Interview Bengali

Stories used to be much more realistic: Ranjit Mallick on comeback to films


Veteran Bengali actor offered a few glimpses from his long career and spoke of his latest film, Honeymoon.

Roushni Sarkar

Veteran Bengali actor Ranjit Mallick has had an illustrious career spanning almost five decades. He has acted in films like Interview (1971), Guru Dakshina (1987), Shakha Proshakha (1990) and Nater Guru (2003). These films, among many others, not only earned him critical acclaim but also established him as one of the most important stars of the Bengali film industry.

Fondly called ‘Belt-man’ for his successful action films, Mallick made a comeback with Premendu Bikash Chaki’s Honeymoon (2018) after a prolonged break since his last film Duti Mon (2011) that released on 23 February. 

Speaking to Cinestaan.com, Mallick shared his experience of working in Honeymoon, that is a modern day remake of Salil Sen’s Chhutir Phande (1974), starring Soumitra Chatterjee, Aparna Sen and Utpal Dutt, and offered a few glimpses from his long career. Excerpts.

How was the experience of working in your recent film, Honeymoon?

Honeymoon is an entertaining film. People would love to watch it. We know that laughter is very much needed to lead a healthy life. The film has been essentially made to make the audience laugh to its heart’s content.

I had a good time working in this film. Though Chaki is a first-time director, I had already worked with him in a few films. He is a very good cinematographer. He had told me that he would approach me if he had a good script in hand. When I read the script of Honeymoon, I found it quite interesting and hence decided to work with him.

Did you decide on your comeback after reading the script?

There was a long gap in my career. My colleagues from the film fraternity and many directors repeatedly told me not to give up acting. Chaki was one of them.

Besides Honeymoon, I have already completed shooting for two more films. One is Haranath Chakraborty’s Kantay Kantay, which is a murder mystery, and the other is Nehal Dutta’s Aparajeya, which is again a comedy with a realistic story.

Did you face any challenges while enacting the character of PK Bhattacharya, which was played by Utpal Dutt in Chhutir Phande in 1974?  

Not at all! First of all, the film was made almost 45 years ago. I don’t really remember anything from the film and I am not really sure whether I have watched the film. I am only aware that a film was made with the same story by the author [Samaresh Basu].

Also, this was not the first time I have worked in a remake. I have also acted in Swayamsiddha (1975), Pratishruti (1977), Rajani (1977) and Kapal Kundala (1981) which were made for the second time in Bengali.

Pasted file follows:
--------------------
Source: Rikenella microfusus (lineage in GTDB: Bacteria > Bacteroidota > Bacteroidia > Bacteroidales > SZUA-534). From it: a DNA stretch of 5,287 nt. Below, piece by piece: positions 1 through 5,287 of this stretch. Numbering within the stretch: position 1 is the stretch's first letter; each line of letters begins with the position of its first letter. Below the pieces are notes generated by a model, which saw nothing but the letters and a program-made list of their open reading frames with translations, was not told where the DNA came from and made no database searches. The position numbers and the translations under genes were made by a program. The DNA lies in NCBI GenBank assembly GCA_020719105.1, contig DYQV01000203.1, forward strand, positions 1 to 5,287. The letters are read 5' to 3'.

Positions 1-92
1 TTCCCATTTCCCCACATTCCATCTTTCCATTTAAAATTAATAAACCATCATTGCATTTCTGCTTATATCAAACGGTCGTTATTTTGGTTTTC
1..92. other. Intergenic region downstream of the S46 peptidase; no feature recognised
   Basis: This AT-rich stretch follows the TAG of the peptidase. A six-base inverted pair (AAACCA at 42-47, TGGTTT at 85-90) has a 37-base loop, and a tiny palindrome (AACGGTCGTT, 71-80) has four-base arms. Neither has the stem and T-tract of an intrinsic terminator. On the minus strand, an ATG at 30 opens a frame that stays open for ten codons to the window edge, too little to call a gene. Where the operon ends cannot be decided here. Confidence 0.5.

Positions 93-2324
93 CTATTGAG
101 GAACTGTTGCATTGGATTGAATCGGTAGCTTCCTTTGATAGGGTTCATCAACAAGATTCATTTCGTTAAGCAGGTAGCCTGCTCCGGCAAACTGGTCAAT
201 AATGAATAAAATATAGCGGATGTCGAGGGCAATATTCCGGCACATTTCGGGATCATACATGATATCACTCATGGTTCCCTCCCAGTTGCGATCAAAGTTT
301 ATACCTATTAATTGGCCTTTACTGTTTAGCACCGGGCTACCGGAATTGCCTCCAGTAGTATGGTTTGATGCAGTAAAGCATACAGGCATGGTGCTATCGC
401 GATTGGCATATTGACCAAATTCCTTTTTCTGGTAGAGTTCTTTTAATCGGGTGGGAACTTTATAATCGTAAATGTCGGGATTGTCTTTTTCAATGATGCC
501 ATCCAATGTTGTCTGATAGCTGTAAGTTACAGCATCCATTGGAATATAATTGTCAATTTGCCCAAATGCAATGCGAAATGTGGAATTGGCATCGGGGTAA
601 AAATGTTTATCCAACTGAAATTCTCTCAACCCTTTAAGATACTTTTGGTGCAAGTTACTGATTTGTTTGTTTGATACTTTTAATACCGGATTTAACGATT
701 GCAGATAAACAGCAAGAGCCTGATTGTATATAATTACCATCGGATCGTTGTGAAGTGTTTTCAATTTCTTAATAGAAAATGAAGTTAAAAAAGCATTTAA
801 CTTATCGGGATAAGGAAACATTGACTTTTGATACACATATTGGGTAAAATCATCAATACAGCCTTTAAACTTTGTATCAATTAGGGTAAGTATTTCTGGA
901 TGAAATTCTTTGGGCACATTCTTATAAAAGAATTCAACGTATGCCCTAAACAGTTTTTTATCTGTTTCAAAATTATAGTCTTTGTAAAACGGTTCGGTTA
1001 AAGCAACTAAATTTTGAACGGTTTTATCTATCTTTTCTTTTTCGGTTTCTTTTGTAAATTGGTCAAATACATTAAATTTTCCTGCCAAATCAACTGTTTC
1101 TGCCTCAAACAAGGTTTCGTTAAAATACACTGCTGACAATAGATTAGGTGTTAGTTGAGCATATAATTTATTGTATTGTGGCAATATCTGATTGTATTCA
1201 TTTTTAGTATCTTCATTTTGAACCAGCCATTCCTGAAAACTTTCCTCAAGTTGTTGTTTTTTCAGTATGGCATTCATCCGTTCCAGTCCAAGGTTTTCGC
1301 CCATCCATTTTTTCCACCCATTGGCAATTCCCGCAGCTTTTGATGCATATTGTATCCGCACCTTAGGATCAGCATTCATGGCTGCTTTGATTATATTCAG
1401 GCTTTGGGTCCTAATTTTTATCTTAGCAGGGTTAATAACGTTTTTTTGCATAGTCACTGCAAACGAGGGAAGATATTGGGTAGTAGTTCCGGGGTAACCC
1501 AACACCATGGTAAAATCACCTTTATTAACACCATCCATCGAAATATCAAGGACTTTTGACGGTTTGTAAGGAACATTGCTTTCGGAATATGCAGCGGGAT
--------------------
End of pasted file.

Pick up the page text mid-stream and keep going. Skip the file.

How do you look at the transitions in the long journey of your career?

Yes, it has been a long time — 47 years. I feel, in those days, stories used to be much more realistic. Now, a lot of variations have been brought in in terms of subject matter for commercial purpose. The technical aspects have improved beyond belief and the industry has become much more professional. Also, I have a lot of regard for the actors of the present generation.

How did your debut (Interview — 1971) happen with a legendary director like Mrinal Sen?

I came across an advertisement for the film in a magazine. My curiosity eventually led me to the director, who asked whether I had any experience in acting or films. I told him that I was an amateur, but I had knowledge regarding the content of the film. Then fortunately I got selected in the screen test and hence I got the film. With God’s grace, I also received the International Best Actor award at Karlovy Vary for my performance.

Did you always want to be an actor?

It was pure accident. My inquisitiveness had brought me my first film. From then, as I continued to receive many awards and found people really appreciating me on screen, I decided to stay on.

You have done various kinds of roles. However, you are more popular for your action films, and some of your dialogues have become synonymous with your identity. How do you see that?

Yes, I have heard that I have often been called the ‘Belt-Man’. Even in Wikipedia, it is written that 'he is better known as the ‘Belt-Man'.' Actually, I have portrayed quite a lot of rebellious characters for which I beat up enemies with belts and hence the title. 

Besides Swayamsiddha, the film based on Bankim Chandra Chattopadhyay’s novel, I performed action-orientated roles in a majority of the films. My character in Interview was a rebel and, after many years, I again became the face of resistance in Satyajit Ray’s Shakha Proshakha.

Do you really prefer this stereotypical image?

Not really! I have always wanted to explore my potential in various fields as I did in Honeymoon. I have always had a special interest in comedy films.

Can you name a few directors with whom you have had the most interesting experiences in your career?

Actually, there have been so many! Starting from the world-famous Satyajit Ray and Mrinal Sen to many other good directors in the days of yore, such as Tarun Majumder and Ajoy Kar. 

Later, I have worked with Anjan Choudhury, Haranath Chakraborty, Sujit Guha, Dinen Gupta — all of them are very good directors. Everyone has a distinctive style that has continuously added to my experience. Thanks to all the directors, I have been able to exploit my limitations repeatedly with a wide range of realistic and commercial films.

Talking about Sen, he had to work very hard to bring out the actor in me since I had no prior experience in films then. He put in an amount of effort that no other director was required to [sic].

The most interesting part of working with Ray was that he used to give a lot of liberty to the actors. We were always free to improvise on the sets while working with him.